When routines are disrupted, favorites are taken away we are able to observe how people choose to cope (… or cheat) and what they do to compensate for what is lost. This modified behavior reveals the core needs, instinctual responses and motivations that might be difficult for users to fully articulate otherwise. By creating a little chaos this habit disruption creates new avenues for innovative thinking to surface.

Beyond just surfacing a refined articulation of needs, deprivation also fast tracks learnings to reveal the future barriers and limitations to behavior change and adoption. Where are users flexible, and where are they rigid? Do they invent new strategies or adapt their behavior to new use occasions? The answers to these questions provides new opportunities and guardrails for future product and service innovations.


Step 1


Step 2


Step 3


Step 4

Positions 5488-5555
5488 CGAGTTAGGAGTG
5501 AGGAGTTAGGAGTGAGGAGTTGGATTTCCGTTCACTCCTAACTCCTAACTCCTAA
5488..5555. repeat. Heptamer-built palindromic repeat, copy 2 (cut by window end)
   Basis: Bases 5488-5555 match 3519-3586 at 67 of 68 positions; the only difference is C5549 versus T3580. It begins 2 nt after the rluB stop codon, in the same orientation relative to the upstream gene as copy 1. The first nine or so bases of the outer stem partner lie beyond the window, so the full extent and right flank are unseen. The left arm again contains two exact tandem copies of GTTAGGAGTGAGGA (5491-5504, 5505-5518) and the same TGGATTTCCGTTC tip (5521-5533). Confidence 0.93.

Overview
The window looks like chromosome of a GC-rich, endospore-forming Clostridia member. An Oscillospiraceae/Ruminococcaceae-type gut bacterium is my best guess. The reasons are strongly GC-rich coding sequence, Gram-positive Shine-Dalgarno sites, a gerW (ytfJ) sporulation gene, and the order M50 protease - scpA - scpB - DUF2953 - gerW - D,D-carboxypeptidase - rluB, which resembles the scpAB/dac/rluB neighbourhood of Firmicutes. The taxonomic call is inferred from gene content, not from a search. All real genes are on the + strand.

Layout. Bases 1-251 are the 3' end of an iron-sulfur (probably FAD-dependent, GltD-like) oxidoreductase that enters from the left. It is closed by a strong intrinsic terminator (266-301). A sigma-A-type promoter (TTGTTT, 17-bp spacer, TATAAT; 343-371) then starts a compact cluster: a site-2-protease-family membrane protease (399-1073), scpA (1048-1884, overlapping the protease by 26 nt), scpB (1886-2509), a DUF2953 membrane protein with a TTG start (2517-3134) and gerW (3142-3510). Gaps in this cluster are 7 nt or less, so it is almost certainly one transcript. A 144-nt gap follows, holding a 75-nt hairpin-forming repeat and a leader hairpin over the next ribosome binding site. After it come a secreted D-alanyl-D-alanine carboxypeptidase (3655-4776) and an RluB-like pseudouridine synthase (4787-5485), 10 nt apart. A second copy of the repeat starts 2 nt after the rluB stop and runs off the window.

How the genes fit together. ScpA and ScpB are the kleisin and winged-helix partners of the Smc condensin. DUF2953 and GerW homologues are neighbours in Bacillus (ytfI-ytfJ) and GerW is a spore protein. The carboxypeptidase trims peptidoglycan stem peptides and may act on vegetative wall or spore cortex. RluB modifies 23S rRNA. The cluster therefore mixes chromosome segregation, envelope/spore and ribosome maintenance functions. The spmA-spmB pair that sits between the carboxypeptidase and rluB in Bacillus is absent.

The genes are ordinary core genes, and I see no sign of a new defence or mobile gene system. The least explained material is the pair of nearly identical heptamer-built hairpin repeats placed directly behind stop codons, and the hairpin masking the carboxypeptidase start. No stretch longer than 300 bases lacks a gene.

Establishing a baseline of existing behaviors and routines is a critical first step to deprivation – if you don’t take the time to get to know your participants natural behaviors and routines first, how can you design an appropriate intervention?

We use Charles Duhigg’s Habit Loop as our starting foundation for understanding how habits work. Understanding and deconstructing existing habits allows us to design interventions and alternative experiences that let us to assess the opportunities (and barriers) to behavior change.

Understanding & Disrupting the Habit Loop using Deprivation:

Step 1

Establish a baseline by understanding the current aspects of users habit loops: what are their cues, routines and reward systems?

Step 2